Prom proposals, as these humbling exercises are now called, have been more elaborate than ever this spring, according to Promspot.com's associate editor, Kate Wood. Promspot solicited examples this year and received hundreds of responses from teenagers all over the country, "even North Dakota," says Wood. "This is not just an East Coast/West Coast thing."
Clearly, though, it is a big thing. A chat with her girlfriends, a phone call or a quick conversation by the lockers between classes won't do anymore. That's so 2005. In 2006, the request has to be painted on a giant sign parked in front of her house or accompanied by 50 red candles, hundreds of Hershey Kisses and an original poem. Why? For the same reason guys go to prom: because girls want it that way.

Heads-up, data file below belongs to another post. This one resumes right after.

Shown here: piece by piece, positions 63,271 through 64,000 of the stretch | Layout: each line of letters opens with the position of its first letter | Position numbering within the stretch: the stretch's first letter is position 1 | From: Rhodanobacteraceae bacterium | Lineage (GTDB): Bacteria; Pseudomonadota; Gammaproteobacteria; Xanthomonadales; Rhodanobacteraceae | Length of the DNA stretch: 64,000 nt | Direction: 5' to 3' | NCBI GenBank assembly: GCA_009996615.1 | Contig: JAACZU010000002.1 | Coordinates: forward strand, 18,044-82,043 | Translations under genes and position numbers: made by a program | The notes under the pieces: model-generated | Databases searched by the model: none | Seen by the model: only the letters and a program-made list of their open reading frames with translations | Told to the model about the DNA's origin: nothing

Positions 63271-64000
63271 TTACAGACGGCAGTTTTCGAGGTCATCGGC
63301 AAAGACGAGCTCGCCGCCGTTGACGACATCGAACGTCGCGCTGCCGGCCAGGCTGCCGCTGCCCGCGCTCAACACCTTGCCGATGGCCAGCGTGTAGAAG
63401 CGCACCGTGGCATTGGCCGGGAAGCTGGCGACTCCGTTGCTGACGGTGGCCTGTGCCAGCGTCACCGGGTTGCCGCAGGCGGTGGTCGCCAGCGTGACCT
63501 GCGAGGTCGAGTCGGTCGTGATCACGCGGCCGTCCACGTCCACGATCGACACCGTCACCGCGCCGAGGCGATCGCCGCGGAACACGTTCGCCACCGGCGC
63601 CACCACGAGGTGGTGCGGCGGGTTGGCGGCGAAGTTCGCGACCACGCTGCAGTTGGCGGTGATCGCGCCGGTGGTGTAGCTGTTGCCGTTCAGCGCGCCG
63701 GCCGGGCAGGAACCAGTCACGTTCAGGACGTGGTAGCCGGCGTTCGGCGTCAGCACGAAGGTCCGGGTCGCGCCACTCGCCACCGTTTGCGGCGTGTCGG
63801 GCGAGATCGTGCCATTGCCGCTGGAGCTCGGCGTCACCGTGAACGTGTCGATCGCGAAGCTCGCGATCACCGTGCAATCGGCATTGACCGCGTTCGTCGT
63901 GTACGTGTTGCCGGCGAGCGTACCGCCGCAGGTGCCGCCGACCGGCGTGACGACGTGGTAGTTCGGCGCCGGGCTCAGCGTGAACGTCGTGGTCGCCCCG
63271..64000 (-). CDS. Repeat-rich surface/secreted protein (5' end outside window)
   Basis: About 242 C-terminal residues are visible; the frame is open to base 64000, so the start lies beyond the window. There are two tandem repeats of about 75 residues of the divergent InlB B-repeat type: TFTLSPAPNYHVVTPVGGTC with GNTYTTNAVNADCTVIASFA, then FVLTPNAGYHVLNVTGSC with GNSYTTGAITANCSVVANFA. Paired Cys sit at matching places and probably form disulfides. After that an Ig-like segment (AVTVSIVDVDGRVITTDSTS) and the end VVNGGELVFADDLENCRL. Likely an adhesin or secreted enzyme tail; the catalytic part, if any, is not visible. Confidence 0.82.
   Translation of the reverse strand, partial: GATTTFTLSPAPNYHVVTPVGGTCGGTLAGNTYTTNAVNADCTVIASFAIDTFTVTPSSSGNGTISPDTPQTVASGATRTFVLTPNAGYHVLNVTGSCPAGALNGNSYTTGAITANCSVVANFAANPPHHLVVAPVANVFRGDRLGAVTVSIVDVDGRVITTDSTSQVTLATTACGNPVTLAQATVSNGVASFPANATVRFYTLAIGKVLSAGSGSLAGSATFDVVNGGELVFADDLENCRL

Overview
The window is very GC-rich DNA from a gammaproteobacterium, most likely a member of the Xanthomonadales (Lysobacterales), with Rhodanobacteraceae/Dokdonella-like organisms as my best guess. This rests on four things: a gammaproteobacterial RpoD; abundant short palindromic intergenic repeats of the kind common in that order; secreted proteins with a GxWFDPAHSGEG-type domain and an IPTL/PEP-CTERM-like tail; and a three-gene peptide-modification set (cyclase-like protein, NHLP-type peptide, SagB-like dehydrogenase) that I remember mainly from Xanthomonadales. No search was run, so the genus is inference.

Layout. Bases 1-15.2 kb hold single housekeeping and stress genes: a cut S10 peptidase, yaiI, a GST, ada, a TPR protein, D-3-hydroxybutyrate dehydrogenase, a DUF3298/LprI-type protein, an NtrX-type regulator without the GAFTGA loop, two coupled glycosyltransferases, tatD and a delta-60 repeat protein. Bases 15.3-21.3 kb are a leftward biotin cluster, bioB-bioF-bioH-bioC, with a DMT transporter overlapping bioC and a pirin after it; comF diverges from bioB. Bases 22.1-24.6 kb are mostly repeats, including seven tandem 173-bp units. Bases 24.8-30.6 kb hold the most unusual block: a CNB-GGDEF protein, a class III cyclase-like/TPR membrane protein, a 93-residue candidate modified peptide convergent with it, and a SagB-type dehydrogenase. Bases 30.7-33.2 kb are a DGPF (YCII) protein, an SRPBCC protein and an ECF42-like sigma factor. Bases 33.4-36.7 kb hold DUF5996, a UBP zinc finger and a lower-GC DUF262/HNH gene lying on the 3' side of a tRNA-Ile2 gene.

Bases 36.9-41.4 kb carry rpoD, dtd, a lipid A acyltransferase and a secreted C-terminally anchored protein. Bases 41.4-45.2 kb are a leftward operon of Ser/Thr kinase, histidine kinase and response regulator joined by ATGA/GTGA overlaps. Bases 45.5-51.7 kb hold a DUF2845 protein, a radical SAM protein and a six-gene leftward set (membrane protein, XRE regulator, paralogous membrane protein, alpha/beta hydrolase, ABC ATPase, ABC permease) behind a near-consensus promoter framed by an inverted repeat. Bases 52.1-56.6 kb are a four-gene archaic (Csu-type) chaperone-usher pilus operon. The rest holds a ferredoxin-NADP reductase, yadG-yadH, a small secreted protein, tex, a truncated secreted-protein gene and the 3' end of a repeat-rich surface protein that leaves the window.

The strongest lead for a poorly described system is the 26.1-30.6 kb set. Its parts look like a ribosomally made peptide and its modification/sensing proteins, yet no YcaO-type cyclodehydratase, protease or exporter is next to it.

—Laura Sessions Stepp, "To Pop the Question, Kids Are Thinking Big; 'Wanna Go to Prom?' Is Now an Epic Request," The Washington Post, May 19, 2006
Tales are rampant on Mountain Pointe and Desert Vista high school campuses about guys, for example, who sprinkle rose petals along the walkway to a girl's home before presenting her with a dozen red roses and a prom proposal. Then there's the boy who used paper cups to spell out, "Will you go to prom with me?" in the chain link fence along Loop 101.
—Susanne Tso, "Popping the prom question takes creativity," The Arizona Republic, April 16, 2005
—Mhari Doyle, "Roadside prom proposal," The Columbian, June 1, 2001